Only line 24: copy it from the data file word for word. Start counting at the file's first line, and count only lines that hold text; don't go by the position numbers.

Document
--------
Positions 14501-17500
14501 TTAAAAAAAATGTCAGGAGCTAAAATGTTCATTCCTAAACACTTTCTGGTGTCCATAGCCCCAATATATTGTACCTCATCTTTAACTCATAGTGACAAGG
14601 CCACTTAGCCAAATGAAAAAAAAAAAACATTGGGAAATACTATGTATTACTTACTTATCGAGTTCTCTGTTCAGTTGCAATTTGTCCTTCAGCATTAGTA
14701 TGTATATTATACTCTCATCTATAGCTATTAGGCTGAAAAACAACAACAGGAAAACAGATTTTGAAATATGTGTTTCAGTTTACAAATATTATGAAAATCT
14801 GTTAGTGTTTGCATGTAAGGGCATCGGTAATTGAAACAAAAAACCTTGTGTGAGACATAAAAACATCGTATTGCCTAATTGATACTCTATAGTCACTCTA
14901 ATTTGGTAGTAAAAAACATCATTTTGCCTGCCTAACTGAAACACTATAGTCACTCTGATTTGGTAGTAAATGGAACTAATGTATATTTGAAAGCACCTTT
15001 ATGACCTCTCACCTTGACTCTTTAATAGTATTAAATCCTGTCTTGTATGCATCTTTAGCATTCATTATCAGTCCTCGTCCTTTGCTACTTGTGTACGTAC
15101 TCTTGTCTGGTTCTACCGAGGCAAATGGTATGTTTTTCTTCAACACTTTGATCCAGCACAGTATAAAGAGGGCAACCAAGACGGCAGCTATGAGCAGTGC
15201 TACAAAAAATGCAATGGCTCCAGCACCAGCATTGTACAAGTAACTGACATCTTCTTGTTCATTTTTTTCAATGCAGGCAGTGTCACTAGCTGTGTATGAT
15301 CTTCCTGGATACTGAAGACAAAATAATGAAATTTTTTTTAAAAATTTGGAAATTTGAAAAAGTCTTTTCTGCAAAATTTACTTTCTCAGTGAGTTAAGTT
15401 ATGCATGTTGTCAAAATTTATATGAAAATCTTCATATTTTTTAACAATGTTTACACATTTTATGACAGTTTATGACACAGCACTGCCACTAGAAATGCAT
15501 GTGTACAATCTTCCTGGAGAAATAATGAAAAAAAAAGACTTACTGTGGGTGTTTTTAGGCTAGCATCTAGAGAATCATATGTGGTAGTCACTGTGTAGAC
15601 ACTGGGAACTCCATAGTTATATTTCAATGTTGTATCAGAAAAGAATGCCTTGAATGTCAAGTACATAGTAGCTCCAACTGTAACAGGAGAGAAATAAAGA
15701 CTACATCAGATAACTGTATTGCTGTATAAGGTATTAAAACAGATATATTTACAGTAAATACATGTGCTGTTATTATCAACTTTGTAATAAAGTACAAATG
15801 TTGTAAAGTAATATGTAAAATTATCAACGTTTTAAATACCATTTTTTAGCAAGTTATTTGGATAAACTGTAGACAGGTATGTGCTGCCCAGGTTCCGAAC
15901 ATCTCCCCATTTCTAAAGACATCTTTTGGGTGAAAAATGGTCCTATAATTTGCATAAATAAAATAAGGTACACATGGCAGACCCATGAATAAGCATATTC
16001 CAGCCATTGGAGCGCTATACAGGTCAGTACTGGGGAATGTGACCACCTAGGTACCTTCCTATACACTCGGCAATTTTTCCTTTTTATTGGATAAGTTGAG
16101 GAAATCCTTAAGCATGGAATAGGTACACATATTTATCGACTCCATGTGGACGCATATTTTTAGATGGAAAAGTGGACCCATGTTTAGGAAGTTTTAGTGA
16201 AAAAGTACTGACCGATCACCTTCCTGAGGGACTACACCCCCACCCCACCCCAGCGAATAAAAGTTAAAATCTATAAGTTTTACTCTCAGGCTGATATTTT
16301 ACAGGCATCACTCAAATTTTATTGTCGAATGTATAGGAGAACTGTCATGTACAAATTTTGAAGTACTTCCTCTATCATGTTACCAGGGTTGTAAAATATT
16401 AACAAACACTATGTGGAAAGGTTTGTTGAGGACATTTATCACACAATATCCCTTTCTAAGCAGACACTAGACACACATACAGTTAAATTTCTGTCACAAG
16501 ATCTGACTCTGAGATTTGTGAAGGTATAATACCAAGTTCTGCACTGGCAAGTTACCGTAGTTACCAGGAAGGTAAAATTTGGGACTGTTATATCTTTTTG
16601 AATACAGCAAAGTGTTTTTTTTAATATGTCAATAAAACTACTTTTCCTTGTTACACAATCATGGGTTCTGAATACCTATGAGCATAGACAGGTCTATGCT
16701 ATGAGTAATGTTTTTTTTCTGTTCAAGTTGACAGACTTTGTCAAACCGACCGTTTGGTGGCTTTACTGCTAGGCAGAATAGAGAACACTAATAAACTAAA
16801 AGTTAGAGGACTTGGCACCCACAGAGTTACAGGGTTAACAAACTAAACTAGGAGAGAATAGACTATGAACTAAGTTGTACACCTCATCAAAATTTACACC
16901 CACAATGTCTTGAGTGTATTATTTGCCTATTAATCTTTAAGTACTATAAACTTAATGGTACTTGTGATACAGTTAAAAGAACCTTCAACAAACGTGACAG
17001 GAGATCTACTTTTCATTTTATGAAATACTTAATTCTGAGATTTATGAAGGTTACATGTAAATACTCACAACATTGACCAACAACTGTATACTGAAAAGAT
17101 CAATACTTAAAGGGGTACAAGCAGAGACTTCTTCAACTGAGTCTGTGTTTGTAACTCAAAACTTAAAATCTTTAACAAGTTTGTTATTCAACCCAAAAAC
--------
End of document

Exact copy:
16701 ATGAGTAATGTTTTTTTTCTGTTCAAGTTGACAGACTTTGTCAAACCGACCGTTTGGTGGCTTTACTGCTAGGCAGAATAGAGAACACTAATAAACTAAA